August 15, 2022
1 min read
Stray reports no relevant financial disclosures. Please see the study for all other authors’ relevant financial disclosures.
A comparison of electric scooter- and bicycle-related injuries in Oslo, Norway, found most injuries involving “e-scooters” were in young adults at nighttime who were not wearing helmets and were often intoxicated.
August Vincent Stray, MD, DDS, and colleagues at Oslo University Hospital analyzed 3,191 Norwegian patients who reported to the ED for an injury related to use of an e-scooter (n = 850) or bicycle (n = 2,341) between Jan. 1, 2019, and March 31, 2020.
Researchers found the annual incidence of injuries was 120 per 100,000 inhabitants involving e-scooters and 340 per 100,000 inhabitants involving bicycles. Head, neck and lower limb injuries were most common among e-scooter riders, while upper limb, thoracic, abdominal, pelvic and lumbar injuries were most common among bicyclists.
Overall, 62.2% of injuries involving e-scooters and 63.9% of bicycling injuries were in men. Mean age at injury was 31 years for e-scooter riders and 35 years for bicyclists. Researchers noted most injured e-scooter riders were aged 20 to 40 years, while injured bicyclists had a broader age distribution.
According to the study, injuries involving e-scooters more commonly occurred during weekends, evenings or at night, while bicycling injuries more commonly occurred on weekdays during the day. Stray and colleagues also noted e-scooter riders were more likely to be intoxicated (39.5% vs. 7.7% in bicyclists), with a lower rate of helmet use (2.1% vs. 62.2% in bicyclists). After controlling for injuries at night, researchers found 91.3% of e-scooter riders were intoxicated, while 69.4% of bicyclists were intoxicated.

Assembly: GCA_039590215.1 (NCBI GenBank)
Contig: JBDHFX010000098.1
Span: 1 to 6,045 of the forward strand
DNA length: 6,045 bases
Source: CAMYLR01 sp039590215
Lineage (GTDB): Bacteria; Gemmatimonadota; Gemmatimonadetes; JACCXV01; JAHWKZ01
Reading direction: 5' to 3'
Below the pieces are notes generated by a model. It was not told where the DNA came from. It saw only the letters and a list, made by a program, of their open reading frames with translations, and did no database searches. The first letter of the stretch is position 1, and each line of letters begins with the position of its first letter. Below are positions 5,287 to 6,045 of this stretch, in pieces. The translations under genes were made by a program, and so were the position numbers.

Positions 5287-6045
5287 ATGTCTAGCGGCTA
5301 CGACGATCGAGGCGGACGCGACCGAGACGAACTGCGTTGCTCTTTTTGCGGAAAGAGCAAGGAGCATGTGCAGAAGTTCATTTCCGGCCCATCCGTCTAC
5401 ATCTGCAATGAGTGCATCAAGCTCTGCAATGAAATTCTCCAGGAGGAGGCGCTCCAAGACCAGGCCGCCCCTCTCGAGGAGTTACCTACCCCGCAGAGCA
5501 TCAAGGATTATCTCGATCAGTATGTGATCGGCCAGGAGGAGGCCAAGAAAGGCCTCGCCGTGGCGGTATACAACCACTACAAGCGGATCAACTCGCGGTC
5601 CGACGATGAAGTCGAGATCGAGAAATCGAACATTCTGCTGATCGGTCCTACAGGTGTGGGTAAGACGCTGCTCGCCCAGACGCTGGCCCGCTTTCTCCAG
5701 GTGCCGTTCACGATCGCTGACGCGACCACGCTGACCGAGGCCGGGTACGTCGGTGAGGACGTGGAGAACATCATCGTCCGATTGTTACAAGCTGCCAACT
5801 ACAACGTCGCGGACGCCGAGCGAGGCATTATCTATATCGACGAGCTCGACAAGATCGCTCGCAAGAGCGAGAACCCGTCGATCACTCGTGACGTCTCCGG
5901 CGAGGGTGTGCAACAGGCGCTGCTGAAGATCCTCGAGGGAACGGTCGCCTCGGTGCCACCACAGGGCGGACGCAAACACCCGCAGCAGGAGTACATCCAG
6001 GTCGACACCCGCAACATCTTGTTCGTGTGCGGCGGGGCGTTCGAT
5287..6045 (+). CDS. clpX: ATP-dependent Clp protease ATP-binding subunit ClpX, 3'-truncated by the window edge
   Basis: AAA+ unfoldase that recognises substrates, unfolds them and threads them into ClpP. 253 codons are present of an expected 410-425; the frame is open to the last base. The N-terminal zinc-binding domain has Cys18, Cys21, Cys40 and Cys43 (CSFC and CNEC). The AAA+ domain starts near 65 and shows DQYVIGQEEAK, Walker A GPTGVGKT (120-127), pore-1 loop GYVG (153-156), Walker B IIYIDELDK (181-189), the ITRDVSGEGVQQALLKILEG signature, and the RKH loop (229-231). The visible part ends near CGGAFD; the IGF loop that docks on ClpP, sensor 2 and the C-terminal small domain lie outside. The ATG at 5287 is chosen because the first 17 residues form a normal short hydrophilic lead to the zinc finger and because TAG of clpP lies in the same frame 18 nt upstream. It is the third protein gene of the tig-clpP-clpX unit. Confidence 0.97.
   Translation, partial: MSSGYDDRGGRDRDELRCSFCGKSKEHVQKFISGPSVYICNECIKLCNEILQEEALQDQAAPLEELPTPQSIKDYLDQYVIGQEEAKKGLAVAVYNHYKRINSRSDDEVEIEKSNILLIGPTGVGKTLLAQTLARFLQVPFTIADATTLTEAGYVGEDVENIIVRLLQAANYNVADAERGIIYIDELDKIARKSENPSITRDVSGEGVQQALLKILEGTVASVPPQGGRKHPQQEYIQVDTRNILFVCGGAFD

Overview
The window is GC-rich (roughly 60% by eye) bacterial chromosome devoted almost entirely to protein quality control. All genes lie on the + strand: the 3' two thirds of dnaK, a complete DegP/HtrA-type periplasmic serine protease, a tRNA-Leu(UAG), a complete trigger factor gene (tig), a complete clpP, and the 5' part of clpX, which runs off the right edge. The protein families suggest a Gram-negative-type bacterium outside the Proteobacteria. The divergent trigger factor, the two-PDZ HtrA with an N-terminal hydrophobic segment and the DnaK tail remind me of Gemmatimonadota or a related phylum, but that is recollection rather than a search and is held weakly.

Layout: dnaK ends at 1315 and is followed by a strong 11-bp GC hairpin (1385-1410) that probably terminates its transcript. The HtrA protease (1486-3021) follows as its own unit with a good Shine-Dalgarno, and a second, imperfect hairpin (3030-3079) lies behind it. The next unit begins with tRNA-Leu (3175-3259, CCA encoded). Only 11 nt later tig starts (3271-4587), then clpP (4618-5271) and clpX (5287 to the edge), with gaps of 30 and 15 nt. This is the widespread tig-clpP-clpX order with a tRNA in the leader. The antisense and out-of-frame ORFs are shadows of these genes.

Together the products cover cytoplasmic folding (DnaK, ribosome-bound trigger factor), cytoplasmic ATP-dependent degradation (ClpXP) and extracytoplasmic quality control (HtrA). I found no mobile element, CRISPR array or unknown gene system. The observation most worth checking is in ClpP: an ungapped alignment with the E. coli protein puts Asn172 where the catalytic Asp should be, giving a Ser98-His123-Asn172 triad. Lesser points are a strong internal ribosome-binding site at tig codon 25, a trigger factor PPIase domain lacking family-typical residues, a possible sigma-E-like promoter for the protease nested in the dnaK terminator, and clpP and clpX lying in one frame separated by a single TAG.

“Given these findings, a preventive benefit may be gained by introducing measures, such as improving infrastructure, initiating awareness campaigns targeting teens, regulating e-scooter numbers and availability at night, implementing helmet regulations and enforcing stricter alcohol policies,” the researchers wrote in the study. “Continued age restriction is also likely to keep the number of children involved in accidents low.”